Belated thoughts on the Beale Street Music Fest: Outside of some personal musical high points, the most memorable moments of the fest were the exciting performances given by locals-gone-national The North Mississippi Allstars, Saliva, and Three 6 Mafia -- and the huge audiences who came to see them. The massive crowds who showed up at the Budweiser Stage on Friday and Saturday for Saliva and Three 6 Mafia, respectively, were the largest Memphis crowds to ever see those groups. And the possibly larger audience who took in the Allstars performance Friday at the AutoZone Stage may well have been bigger than the crowd they played to at the Coliseum last year.
All three bands were in fine form. Saliva put on a show -- the kind of performance that might have occasionally elicited Spinal Tap giggles from a more jaded crowd, but the band's fans ate it up. Lead singer Josey Scott stalked the stage in a flashy white suit while the band delivered energetic renditions of their hit "Your Disease" and hit-to-be "Click, Click, Boom." Some of Scott's stage patter ("Memphis, I want to thank you for making me a superstar!" introducing the song "Superstar") was identical to what he said at the band's New Daisy showcase earlier this year. The band may actually be a little too professional. But seeing the lackluster performances given at the festival by other lab-tested local hard-rock climbers -- Dust For Life and Breaking Point (formerly Broken) -- confirms just how good Saliva is at what they do. I only wish the atmosphere in the crowd had been more inviting. But if your idea of good company is frat boys attempting to slam-dance and encouraging women to show their tits, then it was utopia.
Three 6's show was really great and pretty lame at the same time. The crowd was huge and hyped and the group (along with an entourage pushing triple digits) was a blur of energy. It was an exciting homecoming for Memphis' most successful musical act, and most of the group's hits sounded great on the big sound system. But as a live musical performance it was still mostly an amped-up listening party. The group seemed pretty clearly to be rapping over the actual records -- vocals and all. This is not unusual in live hip hop and I should say that I don't think the practice in any way takes away from the medium's artistic vitality. But as live performance, it's still pretty chintzy. The point was driven home rather hilariously when the group did several Project Pat songs despite the fact that Pat wasn't even on stage.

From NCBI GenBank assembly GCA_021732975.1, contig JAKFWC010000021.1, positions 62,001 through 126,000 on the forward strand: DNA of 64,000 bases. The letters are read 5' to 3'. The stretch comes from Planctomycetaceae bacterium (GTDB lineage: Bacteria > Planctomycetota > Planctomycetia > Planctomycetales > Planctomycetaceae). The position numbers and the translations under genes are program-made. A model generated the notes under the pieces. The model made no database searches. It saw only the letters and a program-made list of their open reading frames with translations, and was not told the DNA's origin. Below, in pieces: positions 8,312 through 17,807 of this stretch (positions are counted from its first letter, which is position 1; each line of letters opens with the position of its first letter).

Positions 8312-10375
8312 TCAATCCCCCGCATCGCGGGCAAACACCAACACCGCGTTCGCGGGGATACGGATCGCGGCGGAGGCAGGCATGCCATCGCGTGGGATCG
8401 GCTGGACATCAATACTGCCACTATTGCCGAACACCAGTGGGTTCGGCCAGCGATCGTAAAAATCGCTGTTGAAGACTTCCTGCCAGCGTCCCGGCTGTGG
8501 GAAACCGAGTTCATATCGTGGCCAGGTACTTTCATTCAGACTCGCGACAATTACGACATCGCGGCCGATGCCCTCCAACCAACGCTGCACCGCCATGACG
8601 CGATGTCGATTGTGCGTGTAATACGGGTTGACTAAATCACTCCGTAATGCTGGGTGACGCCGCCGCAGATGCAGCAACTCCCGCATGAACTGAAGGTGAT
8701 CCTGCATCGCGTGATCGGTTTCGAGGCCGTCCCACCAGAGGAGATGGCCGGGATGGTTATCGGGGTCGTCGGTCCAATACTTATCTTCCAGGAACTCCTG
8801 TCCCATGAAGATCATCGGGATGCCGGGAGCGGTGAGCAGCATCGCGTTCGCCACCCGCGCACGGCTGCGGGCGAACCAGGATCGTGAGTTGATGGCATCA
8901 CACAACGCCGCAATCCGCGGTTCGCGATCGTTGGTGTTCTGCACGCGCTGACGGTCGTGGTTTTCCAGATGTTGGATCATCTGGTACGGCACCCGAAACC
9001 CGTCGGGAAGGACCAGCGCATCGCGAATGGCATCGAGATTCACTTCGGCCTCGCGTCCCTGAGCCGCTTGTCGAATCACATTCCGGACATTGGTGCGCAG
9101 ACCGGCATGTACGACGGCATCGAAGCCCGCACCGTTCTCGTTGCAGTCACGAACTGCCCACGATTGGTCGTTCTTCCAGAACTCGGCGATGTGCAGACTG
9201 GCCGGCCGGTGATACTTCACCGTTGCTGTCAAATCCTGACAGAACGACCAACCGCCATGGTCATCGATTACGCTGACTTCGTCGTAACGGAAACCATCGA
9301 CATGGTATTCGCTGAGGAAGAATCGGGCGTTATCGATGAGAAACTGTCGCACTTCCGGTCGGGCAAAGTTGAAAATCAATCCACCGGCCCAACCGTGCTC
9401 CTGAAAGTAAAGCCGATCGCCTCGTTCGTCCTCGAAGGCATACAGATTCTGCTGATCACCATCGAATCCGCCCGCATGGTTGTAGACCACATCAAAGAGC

Personal weekend highlights included: hearing the North Mississippi Allstars' version of "Casey Jones" fade away and Keith Sykes' version of "Broke Down Engine" come in while walking between the two performances; seeing Ike Turner do "Rocket 88"; hearing how good bar-bands Lucero and The Pawtuckets sounded on the big stage; Ben Harper's ferocious set-opening cover of Jimi Hendrix's "Manic Depression"; Alvin Youngblood Hart bringing Jackie Johnson and Susan Marshall on stage for a cover of the Rolling Stones' "Sway"; Bob Dylan playing two of the greatest songs ever written -- "Desolation Row" and "Tangled Up In Blue"; closing out the festival with the inspirational second half of Sonic Youth's set, including a blistering version of "Kool Thing" that was the single most exciting moment all weekend.
A couple of final notes: As everyone knows at this point, the festival sold out all three days. A record 165,000 attendees. People who really like outdoor festivals (and I'm not sure I fall into that category) probably had a blast, but I talked to a lot of serious music-lovers who thought it was too crowded this year to enjoy the music. I know that the crowding at the Cingular Stage for the Ben Harper and Willie Nelson sets was particularly unbearable. Perhaps Memphis In May should reconsider what constitutes a sellout.
You can e-mail Chris Herrington at firstname.lastname@example.org.